Published: January 26, 2012
HARASTA, Syria — On a tour byobservers through the restless suburbs of Damascus, the stops on Thursday were anxious, brief and few.
In Irbeen, less than 10 miles from the capital, the observers hopped out of their heavily guarded convoy to examine two bodies of victims of recent violence that were lying in the street, then raced off a few minutes later as a group of protesters approached. In their rush, they were not able to look at three other bodies, an observer later said.
Later, they swept into the suburb of Harasta, where soldiers lined the entry road, taking up positions that suggested momentary control. Some sat on the sidewalk, and others milled about outside a store.
The streets emptied as the observers arrived. Their security guards drew their guns and searched the rooftops before the Arab League delegation inspected a cache of captured weapons in a house, including assault rifles and ammunition, as well as the opposition flag.
Afterward, they drove back to their hotel, having witnessed little of what is occurring in the neighborhoods that are posing a sharp and growing challenge to the government’s rule.
Arab League observers and government officials said on Thursday that a lengthier tour in Harasta, Irbeen and nearby Douma would have been impossible because antigovernment protests had become routine and gunmen, including many allied with the protesters, were attacking the security services with growing strength.
“We can’t go into certain neighborhoods, like Douma,” said one member of the security team guarding the observers. “We will be killed.”
The truncated visit also revealed the limitations of the observer mission, as the conflict shifted from frequently deadly confrontations between protesters and the government to clashes between armed groups and security forces.
Many observers said they felt more vulnerable after a recent report by the head of their mission, Lt. Gen. Muhammad Ahmed al-Dabi, that was perceived, at least by the Syrian government, as casting equal blame on opposition gunmen for the violence in the country. As a result, the observers seemed especially reliant on the government’s security as they traveled on Thursday. They did not meet with any opposition activists, not even one with whom they had scheduled an appointment so that the activist could give the observers a list of people detained by security forces.
An observer, Jaafar Kibeida, one of the mission’s leaders and a former Sudanese diplomat, said the activist would not have been able to visit them, surrounded as they were by the government’s army. For weeks, Mr. Kibeida said, the observers had repeatedly sought out opposition figures as they made their visits.
“People are more furious,” Mr. Kibeida said “The mood has changed.”
A visit to Douma — where the observers seemed to be most needed — was out of the question. Over the last week, the army and the security services have tried to rout hundreds of opposition gunmen who were controlling parts of the town.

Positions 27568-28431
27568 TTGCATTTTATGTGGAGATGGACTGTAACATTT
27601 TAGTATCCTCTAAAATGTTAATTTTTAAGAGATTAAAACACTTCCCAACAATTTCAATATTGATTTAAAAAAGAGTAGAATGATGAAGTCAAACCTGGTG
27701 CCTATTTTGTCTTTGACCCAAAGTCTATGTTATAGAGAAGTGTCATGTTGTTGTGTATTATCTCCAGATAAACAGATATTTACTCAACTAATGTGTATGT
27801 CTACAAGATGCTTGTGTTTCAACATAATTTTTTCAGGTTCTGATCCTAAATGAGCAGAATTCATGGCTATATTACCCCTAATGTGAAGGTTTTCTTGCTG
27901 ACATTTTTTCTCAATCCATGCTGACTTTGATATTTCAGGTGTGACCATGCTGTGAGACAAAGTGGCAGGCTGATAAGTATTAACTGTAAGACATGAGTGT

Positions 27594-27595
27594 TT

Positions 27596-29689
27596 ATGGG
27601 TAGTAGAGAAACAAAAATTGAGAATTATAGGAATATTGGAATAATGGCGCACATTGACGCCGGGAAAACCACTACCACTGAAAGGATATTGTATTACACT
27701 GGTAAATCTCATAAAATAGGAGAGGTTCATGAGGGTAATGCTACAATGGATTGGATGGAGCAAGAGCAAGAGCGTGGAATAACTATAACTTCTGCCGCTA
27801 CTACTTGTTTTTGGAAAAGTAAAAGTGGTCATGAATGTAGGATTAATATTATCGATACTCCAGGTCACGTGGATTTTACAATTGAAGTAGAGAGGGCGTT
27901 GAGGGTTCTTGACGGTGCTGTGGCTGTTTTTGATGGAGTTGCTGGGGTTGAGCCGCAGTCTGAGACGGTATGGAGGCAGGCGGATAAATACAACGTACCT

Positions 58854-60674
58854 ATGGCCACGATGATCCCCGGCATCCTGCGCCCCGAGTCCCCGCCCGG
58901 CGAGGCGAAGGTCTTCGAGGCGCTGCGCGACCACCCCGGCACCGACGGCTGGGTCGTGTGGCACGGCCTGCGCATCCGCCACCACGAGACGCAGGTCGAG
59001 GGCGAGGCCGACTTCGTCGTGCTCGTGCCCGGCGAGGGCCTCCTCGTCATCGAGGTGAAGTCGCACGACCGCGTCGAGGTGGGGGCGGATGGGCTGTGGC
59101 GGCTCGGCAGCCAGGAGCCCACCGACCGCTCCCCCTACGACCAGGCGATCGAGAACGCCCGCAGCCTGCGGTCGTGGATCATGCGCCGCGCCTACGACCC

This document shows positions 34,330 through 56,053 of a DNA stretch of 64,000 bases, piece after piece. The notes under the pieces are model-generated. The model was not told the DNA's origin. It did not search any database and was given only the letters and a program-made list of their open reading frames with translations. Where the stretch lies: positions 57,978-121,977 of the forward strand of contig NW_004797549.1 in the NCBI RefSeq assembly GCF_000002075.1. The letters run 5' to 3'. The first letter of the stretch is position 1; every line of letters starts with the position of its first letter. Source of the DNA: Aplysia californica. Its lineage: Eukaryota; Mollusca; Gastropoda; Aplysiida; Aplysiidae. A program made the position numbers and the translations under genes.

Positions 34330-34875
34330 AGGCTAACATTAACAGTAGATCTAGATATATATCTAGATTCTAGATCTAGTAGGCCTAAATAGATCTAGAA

After cutting off electricity and cellphone service, the government began storming Douma on Thursday, activists said, arresting hundreds of people during house-to-house searches before pulling back to the outskirts at night.
An activist in Douma, who gave his name as Muhammad, said the town had been considered “liberated” but indefensible. Though about 500 fighters were protecting Douma, Muhammad said, they could not guard all its dozens of entrances.
”It was like hell in Douma,” he said.
Fierce fighting continued on Thursday in Hama, in central Syria, where activists said the bodies of at least 23 men executed by the security forces had been discovered. The report, by the opposition Local Coordination Committees, could not be confirmed. The group posted a video of the bodies of men it said had been found in the Bab Qibli area, including several victims whose hands or feet were bound and who appeared to have bullet wounds to the head.
The Syrian state news agency, Sana, said that security forces had clashed with an “armed terrorist group” in Hama, arrested several people and killed “many others.” The news agency said that the authorities had seized explosives, remote detonation devices and rocket-propelled-grenade launchers.
The observers’ visit on Thursday started with the longest stop of the day, at the office of the governor of the Damascus countryside, Hussein Makhlouf, who conceded that armed gunmen “controlled some areas.” The gunmen gained that control, he said, after President Bashar al-Assad’s government had kept its promise to the Arab League and withdrew tanks from cities.
The meeting continued behind closed doors, where a police official told the observers that opposition fighters had spent two days trying to attack a police station in Irbeen, at one point, using a bulldozer, according to Mr. Kibeida, the observer.
“The situation was not good for us to go today,” he said.